Figure 4

Immunoblot analysis for L-selectin ligand. Endometrial epithelial cell line (HES) and primary human endometrial epithelial cells (EEC) is used for this experiment. In the control groups, rat IgG was used instead of primary antibody to analyze nonspecific secondary antibody binding. Data is shown as a single photomicrograph representative of 3 independent experiments.

In the immunogold TEM photomicrographs, MECA-79-conjugated nanogolds were predominantly observed in the pinopodes (Figure5A, 5B), implicating a different subcellular area-related expression pattern of MECA-79 in the luminal epithelial cells of the midluteal phase endometrium (Figure5B). In the negative controls, no staining was observed (Figure5C).
Figure 5

Images of immunogold transmission electron microscopy (TEM) labeling for L-selectin ligand. Human endometrial biopsies obtained from midluteal phase of a normal menstrual cycle. Low (A), high (B) magnification and negative control (C). P, pinopode; CJ, connective junction: G, Gold. Scale bars=1μm. Representative photo of 5 tissues.

Semi-quantitative statistical analysis revealed that the area-related numerical densities of the MECA-79-conjugated nanogolds were 3.9 higher in pinopodes compared to that of pinopode-free neighboring areas (Figure6).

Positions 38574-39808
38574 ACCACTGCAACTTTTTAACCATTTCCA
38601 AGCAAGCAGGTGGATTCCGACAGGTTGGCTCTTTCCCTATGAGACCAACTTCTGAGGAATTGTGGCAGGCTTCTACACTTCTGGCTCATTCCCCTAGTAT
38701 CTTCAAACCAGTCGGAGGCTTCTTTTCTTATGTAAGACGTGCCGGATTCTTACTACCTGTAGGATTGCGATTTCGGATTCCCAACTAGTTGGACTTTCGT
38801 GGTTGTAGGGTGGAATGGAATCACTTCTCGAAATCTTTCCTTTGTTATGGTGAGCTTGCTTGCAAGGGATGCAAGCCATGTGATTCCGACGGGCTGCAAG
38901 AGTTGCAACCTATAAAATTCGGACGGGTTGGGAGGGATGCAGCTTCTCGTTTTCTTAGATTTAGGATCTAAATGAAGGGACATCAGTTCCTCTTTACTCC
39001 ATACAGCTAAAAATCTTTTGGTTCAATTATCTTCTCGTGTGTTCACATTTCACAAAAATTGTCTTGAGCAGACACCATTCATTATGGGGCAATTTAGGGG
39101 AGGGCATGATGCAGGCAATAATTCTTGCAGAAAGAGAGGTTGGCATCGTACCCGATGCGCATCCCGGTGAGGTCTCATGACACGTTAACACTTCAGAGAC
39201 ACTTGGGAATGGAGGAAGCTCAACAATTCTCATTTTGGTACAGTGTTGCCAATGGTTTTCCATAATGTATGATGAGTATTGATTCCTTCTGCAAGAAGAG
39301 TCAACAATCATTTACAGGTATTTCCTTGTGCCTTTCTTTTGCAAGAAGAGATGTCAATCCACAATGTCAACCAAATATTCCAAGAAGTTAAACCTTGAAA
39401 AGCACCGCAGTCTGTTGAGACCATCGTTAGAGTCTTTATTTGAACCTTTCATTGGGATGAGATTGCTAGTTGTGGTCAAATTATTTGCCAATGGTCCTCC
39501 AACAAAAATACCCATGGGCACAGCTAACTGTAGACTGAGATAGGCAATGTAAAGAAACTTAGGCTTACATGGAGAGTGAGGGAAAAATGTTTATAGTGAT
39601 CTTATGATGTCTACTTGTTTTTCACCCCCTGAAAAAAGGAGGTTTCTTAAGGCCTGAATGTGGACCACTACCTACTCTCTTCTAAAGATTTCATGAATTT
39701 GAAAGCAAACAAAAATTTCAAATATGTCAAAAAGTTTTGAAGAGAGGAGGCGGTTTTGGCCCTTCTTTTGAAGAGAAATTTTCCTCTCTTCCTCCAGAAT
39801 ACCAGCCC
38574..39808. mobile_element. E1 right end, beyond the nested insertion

Figure 6

Statistical analysis of the area- related numerical densities of immunogold conjugated L-Selectin ligand in human mid-secretory phase endometrial biopsies. The statistical analyses of the number of immunogold particles revealed that the distribution of L-Selectin ligand in these specimens was significantly (p<0.001) higher in the pinopodes of the mid-secretory phase specimen compared to pinopode- free areas. ***: p<0.001.

Discussion

To the best of our knowledge, this is the first report of the subcellular localization of L-selectin ligand MECA-79 in the human pinopodes suggest a novel role for pinopodes possibly in inducing a shear-stress-dependent tethering-type adhesion in the initial phases of human embryo implantation. It has been reported that pinopodes are integrin-enriched subcellular structures that can be considered as biomarkers of endometrial receptivity [29]. However, the clinical usefulness of pinopodes to delineate a period of endometrial receptivity seems unlikely following recent findings that pinopodes have a prolonged (>5days) presence in the luteal phase and fail to delineate the brief (24–48h) window of receptivity [30]. Therefore, the functional importance of pinopodes, bleb-like hormone-dependent structures that appear at the time of implantation and extend beyond the glycocalyx layer of the apical membrane of the endometrial epithelium, remains elusive [31, 32]. Endometrial pinopodes resemble morphologically the docking structures of the endothelium [22] that are believed to be key elements for the initiation of molecular interactions to capture the blastocyst or leukocyte, respectively, indicating an active role for adhesive three dimensional docking structures in the extravasation sequence corresponds to the interaction of selectins with their carbohydrate-based ligands [3335]. Thus, an objective of this study was to detect the existence of a member of such systems at pinopodes.